whooping cough whoop·ing cough (hōō'pĭng, hwōō'-, wōō'-, hup'ĭng)
A highly contagious disease of the respiratory system, usually affecting children, that is caused by Bordetella pertussis and is marked in its advanced stage by spasms of coughing interspersed with deep, noisy inspirations. Also called pertussis.
|whooping cough (h'pĭng, hp'ĭng, w'pĭng, wp'ĭng) Pronunciation Key
An infectious disease caused by the bacterium Bordatella pertussis, seen most commonly in children and characterized by coughing spasms often ending in loud gasps. Vaccinations usually given during infancy confer immunity to the disease. Also called pertussis.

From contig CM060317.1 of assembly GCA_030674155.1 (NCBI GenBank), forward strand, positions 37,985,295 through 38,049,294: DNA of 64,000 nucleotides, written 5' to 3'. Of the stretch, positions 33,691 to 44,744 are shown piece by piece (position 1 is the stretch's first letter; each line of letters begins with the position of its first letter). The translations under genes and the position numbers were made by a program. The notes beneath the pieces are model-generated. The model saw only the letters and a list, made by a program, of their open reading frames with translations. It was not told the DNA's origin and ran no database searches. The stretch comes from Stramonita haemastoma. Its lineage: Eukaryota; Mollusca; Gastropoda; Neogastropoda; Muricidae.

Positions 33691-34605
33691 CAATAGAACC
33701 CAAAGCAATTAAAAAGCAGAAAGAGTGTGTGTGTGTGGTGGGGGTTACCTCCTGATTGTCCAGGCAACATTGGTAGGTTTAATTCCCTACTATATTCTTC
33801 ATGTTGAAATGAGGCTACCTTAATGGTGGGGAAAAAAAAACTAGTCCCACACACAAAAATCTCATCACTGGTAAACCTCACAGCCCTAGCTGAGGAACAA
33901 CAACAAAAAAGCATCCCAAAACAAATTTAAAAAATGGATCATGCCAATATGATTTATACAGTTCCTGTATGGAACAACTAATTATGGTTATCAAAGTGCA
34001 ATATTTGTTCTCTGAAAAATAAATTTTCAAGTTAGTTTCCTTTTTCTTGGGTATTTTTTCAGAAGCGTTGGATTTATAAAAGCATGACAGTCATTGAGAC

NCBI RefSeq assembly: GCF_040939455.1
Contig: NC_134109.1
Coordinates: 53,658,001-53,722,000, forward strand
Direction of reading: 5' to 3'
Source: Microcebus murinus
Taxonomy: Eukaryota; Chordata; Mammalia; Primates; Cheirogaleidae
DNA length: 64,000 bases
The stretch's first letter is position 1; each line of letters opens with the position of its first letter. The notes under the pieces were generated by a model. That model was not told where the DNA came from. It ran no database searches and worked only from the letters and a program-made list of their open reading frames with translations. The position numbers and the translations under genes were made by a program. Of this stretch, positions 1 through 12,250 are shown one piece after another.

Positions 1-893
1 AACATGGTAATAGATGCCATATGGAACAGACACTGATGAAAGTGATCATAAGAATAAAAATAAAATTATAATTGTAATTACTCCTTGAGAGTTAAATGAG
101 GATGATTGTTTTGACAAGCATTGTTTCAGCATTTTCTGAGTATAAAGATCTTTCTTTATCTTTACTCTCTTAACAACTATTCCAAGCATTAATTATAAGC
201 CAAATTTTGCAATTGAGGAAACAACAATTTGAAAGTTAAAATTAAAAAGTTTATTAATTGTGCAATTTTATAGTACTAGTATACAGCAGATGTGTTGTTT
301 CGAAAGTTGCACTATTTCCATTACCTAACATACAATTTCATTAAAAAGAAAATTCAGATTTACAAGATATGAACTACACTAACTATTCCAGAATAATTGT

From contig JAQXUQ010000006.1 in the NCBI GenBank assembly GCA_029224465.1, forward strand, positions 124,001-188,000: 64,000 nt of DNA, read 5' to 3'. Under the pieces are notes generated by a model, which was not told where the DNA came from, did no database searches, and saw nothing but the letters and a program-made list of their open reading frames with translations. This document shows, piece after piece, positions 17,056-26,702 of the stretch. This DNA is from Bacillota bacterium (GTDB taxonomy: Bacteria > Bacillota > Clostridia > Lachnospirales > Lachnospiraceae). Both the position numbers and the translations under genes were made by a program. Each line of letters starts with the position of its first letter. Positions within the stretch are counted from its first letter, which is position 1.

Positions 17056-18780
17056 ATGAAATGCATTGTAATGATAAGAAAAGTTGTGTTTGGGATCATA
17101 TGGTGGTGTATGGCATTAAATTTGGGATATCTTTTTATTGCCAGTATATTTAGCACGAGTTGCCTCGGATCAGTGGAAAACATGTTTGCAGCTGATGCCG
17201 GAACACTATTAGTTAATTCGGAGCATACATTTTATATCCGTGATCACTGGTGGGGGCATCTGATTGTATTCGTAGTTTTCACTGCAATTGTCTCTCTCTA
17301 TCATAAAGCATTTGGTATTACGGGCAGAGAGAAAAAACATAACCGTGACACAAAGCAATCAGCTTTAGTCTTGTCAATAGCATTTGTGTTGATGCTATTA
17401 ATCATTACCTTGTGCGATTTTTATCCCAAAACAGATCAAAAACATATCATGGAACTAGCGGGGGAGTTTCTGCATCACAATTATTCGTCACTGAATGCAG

An acute and infectious disease occurring mainly in children and characterized by violent coughing. Caused by a kind of bacteria, whooping cough has largely been eradicated in the United States through a program of vaccination, which is begun when infants are just three months old.